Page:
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GOP Blocks Obama’s Judicial Appointees

Obstructionist Republicans have made confirming judges nearly impossible
by The Washington Spectator

Feb 22, 2016 | Politics


Photo Credit: Brian Turner

Senate confirmation of judicial appointees always slows down in the final year of a president’s term when the Senate is not controlled by the president’s party. Under Majority Leader Mitch McConnell and Senate Judiciary Committee Chairman Chuck Grassley, the confirmation process began to shut down almost two years before Barack Obama’s last day in office.

Judges4555 (2)“Failing to confirm judges is not at all the norm even when the Senate and the White House are held by different parties,” People For the American Way’s Senior Legislative Counsel Paul Gordon wrote in a report on the obstruction of Obama’s judicial appointments.

PFAW’s report compares confirmation of George W. Bush’s judicial appointments in 2007–2008, when the Senate was controlled by Democrats and Harry Reid was Majority Leader, with the rate of confirmation under McConnell. In 2007, the Democratic Senate had confirmed 40 of Bush’s appointees to the bench. By December 2015, the Republican Senate had confirmed only 11 of Obama’s judicial nominees.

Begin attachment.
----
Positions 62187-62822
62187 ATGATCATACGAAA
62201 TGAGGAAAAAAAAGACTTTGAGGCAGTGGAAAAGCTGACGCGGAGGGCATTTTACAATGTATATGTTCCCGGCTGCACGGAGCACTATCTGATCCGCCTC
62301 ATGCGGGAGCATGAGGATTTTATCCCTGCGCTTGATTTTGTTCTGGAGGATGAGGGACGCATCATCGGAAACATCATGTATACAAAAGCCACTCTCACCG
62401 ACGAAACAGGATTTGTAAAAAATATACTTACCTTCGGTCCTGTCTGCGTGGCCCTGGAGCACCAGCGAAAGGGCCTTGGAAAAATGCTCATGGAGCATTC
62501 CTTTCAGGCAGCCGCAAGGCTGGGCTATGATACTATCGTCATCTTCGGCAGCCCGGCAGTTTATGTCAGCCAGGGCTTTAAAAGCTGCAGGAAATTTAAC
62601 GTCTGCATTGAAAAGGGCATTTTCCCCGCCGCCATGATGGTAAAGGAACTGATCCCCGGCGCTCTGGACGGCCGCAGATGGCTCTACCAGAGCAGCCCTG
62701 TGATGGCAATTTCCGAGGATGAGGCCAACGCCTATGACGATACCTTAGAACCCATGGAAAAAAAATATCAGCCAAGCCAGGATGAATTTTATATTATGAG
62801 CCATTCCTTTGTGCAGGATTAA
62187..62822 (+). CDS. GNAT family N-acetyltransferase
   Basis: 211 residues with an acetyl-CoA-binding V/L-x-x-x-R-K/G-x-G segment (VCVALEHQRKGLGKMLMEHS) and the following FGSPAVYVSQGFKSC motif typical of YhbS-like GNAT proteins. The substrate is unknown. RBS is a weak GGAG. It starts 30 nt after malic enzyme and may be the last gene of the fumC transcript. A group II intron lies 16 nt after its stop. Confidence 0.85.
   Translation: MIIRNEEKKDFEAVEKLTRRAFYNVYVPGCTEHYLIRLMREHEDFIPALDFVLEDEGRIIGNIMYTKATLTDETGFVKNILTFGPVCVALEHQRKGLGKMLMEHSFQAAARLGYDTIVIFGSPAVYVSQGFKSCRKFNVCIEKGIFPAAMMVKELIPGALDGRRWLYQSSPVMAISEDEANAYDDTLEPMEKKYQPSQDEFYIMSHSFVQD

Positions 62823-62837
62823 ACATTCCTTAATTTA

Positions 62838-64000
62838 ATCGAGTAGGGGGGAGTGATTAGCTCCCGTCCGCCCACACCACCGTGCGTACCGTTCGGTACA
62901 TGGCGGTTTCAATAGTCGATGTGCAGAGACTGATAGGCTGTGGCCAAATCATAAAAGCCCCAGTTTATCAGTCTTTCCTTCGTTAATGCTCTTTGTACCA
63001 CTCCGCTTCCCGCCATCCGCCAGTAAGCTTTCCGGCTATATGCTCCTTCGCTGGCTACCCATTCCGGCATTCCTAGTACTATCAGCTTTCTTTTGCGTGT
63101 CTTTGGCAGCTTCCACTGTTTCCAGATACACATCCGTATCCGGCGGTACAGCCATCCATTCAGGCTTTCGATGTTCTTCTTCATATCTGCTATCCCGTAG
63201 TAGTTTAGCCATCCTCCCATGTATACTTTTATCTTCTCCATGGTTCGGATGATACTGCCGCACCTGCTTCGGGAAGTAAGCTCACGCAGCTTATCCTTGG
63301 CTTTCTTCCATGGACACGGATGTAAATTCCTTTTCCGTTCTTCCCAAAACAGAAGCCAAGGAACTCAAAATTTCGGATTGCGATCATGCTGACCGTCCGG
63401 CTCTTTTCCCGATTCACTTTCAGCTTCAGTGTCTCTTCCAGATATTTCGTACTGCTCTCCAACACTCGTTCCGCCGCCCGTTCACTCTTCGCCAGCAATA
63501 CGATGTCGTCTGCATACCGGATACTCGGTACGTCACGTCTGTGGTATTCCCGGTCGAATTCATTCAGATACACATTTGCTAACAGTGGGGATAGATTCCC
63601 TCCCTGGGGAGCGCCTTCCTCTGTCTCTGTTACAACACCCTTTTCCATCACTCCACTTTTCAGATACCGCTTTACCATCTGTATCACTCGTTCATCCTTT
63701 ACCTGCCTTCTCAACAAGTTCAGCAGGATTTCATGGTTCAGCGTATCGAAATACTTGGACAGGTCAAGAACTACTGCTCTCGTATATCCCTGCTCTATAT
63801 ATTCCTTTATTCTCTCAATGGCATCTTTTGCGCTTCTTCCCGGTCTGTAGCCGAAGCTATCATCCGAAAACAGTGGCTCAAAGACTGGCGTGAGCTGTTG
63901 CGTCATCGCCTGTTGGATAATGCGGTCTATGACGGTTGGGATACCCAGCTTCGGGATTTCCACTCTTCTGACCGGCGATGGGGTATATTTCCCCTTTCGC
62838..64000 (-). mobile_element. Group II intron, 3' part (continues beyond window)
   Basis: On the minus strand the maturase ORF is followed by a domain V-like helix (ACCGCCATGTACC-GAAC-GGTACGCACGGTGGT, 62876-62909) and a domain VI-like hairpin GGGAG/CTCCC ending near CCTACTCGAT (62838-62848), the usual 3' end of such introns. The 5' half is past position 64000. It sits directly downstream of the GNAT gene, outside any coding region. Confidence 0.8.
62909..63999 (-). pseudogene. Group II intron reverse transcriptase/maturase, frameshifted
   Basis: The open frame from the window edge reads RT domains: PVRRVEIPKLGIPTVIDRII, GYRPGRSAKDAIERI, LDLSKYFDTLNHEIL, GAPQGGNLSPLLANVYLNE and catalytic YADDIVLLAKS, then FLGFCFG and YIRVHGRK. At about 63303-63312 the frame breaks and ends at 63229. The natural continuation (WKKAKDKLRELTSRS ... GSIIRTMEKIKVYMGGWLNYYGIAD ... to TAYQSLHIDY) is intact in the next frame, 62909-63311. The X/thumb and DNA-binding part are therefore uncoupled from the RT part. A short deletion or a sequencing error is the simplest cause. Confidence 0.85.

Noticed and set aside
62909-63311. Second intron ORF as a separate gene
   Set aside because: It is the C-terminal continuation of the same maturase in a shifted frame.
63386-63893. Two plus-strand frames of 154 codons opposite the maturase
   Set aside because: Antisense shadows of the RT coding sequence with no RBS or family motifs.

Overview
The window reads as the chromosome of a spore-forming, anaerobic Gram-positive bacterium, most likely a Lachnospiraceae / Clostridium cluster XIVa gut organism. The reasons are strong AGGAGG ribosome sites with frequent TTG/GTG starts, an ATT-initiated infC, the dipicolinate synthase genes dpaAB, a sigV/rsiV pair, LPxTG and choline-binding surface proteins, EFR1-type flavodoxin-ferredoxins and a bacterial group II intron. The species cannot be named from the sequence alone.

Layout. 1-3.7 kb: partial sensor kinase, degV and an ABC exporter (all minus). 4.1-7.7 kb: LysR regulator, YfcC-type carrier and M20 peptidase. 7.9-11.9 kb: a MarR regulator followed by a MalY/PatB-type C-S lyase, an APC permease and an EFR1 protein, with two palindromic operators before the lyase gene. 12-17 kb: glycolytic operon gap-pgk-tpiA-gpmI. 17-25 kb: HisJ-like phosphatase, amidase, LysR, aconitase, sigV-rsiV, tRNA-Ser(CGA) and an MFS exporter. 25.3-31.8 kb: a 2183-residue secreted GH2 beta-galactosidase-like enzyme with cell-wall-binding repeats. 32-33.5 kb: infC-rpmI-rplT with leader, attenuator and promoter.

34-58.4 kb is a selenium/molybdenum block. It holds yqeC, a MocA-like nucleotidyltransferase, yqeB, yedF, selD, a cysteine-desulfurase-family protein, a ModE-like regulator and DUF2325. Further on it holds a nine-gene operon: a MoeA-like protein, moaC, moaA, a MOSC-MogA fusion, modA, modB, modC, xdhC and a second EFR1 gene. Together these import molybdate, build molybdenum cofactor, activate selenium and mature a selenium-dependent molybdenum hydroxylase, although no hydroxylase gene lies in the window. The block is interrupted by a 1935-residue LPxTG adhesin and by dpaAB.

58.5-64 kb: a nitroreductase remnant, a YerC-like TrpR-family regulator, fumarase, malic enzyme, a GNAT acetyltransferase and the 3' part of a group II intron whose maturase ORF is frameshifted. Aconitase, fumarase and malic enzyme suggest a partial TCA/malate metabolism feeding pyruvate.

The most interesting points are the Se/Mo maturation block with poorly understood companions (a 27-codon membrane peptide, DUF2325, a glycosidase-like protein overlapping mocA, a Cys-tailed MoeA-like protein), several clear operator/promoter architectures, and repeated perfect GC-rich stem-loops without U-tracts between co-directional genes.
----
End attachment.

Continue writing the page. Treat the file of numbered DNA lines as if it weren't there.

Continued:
The Democratic Senate of 2007 was also more attentive to judicial vacancies than is the current Senate. At the beginning of 2007, there were 56 vacancies.

The Senate confirmed enough judges to keep the number below 50 all year, at one time getting vacancies down to 34. In 2015, vacancies had climbed from 40 in at the beginning of the year to 62.

The current Senate has also allowed the number of judicial emergencies––an administrative designation that caseloads in a court are so high that access to a justice is endangered––to rise from 12 at the start of 2015 to 31 at year’s end. In 2007, the Democratic Senate reduced the number of judicial emergencies from 26 in January to 17 by the end of the year.

The Senate adjourned in January, having failed to vote on 13 fully vetted circuit a and district court nominees. In 2015, Grassley held hearings on eight nominees, far too few to keep up with judicial vacancies. Absent organized public pressure, the confirmation process will be even slower in 2016, as Republicans leave vacancies on the bench they intend to be filled by a Republican president.

K Sources: 2015: A Year of GOP Obstruction for Judicial Nominees (PFAW); U.S. Fed News, Chairman Leahy Comments on Judicial, Executive Nominations, November 1, 2007. Graphic by Kevin Kreneck.

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